Pardons are an executive power granted to the governor by Chapter 11, section 20 of the Vermont Constitution. The governor may use this power to forgive or mitigate punishment of a crime for all state offences except treason. Pardons are not subject to review of the courts because the act of pardoning is considered an extraordinary act and each governor has generated his or her own criteria for requesting and receiving a pardon. A pardon may be conditional, which allows the governor to place any type of condition on the pardon, or unconditional, also known as “free and unconditional pardon.” Until 1972, the Department of Corrections and the Vermont Parole Board routinely recommended individuals to receive conditional pardons. After 1972, the probation system was reorganized and that practice was discontinued.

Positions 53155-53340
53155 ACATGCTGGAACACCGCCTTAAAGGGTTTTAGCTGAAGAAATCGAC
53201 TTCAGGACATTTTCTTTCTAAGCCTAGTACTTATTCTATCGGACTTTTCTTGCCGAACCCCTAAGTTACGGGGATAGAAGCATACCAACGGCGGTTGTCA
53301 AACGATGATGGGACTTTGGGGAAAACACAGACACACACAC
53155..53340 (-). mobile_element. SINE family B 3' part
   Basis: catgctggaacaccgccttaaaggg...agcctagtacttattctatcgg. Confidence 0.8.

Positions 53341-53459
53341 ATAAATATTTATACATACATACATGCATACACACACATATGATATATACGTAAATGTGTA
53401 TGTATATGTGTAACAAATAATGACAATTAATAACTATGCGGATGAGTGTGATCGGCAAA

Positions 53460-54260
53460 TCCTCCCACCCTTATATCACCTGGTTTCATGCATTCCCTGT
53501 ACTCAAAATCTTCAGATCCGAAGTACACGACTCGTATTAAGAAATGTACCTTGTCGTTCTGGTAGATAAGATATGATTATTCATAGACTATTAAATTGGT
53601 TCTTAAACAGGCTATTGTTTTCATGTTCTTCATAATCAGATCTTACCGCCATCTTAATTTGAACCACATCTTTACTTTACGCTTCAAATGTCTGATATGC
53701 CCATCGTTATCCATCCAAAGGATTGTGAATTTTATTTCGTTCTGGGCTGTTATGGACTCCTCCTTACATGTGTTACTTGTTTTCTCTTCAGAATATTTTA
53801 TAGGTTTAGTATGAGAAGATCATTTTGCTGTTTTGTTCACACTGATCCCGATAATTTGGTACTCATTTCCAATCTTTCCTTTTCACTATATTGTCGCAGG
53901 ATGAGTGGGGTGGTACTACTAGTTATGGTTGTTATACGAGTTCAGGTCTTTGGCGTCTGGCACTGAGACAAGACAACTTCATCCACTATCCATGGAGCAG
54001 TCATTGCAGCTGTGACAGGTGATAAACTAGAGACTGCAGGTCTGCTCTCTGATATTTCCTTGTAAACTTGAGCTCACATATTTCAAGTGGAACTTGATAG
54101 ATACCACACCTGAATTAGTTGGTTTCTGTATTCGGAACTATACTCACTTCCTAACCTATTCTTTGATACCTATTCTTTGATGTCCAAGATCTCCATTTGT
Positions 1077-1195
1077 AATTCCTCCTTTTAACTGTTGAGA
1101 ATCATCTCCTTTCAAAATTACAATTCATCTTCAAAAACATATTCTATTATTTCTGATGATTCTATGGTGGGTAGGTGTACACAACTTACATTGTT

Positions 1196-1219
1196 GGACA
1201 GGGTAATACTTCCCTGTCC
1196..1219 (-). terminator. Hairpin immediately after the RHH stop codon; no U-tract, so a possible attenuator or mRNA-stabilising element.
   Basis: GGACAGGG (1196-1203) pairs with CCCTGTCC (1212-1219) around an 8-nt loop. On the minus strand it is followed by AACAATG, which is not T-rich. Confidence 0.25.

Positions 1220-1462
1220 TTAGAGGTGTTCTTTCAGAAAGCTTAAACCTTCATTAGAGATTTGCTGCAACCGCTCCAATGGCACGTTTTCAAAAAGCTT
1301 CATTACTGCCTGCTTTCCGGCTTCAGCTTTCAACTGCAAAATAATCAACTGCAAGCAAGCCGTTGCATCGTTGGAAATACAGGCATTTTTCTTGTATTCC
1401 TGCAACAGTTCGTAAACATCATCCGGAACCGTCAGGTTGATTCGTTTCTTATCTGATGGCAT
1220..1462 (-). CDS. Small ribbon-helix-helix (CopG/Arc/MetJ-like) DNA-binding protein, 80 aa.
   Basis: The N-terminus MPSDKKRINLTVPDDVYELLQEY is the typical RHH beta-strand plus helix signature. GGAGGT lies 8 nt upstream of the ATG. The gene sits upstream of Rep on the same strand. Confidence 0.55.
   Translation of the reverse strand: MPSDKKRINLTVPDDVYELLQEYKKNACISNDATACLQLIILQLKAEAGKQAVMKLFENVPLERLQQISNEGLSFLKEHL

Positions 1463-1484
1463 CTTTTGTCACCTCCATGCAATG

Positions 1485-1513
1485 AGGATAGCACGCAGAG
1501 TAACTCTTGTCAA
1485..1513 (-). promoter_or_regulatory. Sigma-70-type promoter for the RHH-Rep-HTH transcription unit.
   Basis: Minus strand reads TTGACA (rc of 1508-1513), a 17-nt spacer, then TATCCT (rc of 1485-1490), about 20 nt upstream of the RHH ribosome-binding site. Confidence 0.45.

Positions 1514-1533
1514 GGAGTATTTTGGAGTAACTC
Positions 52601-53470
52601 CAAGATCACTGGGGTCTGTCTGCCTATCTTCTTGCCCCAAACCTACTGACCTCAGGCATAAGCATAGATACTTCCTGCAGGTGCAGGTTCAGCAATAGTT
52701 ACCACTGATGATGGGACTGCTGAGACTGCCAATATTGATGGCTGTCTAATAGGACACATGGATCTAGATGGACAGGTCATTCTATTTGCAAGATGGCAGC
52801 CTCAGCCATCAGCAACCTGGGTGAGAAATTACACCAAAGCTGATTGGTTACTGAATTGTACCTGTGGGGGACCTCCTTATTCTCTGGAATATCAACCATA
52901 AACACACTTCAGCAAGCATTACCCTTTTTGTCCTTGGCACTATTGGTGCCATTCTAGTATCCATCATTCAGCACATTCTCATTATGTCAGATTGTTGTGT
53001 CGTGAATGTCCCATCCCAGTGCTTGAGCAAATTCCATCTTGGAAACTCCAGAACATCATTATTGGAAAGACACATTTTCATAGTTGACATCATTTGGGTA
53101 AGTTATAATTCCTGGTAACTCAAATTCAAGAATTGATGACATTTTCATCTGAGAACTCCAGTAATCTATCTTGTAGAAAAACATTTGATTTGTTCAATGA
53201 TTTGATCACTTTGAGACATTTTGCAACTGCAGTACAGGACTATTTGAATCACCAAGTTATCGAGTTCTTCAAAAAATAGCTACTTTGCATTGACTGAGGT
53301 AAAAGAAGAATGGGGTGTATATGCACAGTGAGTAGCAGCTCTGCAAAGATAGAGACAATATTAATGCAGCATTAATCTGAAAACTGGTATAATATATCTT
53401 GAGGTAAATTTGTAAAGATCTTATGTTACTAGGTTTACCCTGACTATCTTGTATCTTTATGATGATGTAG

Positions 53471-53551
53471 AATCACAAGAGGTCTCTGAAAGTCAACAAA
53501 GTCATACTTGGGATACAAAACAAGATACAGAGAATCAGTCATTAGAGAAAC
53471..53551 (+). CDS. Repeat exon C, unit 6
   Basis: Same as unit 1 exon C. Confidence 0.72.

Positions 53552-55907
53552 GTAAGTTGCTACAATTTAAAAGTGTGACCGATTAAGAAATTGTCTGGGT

The following list consists of pardons granted from Governor Harold J. Arthur’s term in 1950 through the end of Governor Peter Shumlin’s term in 2017. Historical pardons and other documents relating to pardons may be found with executive records of each governor and in the Manuscript Vermont State Papers. Contact our Reference Room for more information.